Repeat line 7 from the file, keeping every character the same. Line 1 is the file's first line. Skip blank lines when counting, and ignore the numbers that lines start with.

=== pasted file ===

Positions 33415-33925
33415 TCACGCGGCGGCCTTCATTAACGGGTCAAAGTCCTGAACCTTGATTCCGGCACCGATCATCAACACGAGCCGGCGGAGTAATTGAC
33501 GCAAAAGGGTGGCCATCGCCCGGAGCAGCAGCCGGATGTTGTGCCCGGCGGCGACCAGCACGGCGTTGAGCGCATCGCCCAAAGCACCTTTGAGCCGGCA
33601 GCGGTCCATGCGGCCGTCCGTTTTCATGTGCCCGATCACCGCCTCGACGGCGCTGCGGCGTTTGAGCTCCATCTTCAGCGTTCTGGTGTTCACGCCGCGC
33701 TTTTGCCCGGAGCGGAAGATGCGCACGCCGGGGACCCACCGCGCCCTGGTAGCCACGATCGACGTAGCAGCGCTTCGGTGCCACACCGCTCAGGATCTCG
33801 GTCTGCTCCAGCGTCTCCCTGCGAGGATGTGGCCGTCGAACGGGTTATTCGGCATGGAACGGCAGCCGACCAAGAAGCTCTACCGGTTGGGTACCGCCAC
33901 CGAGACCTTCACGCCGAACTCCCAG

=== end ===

33901 CGAGACCTTCACGCCGAACTCCCAG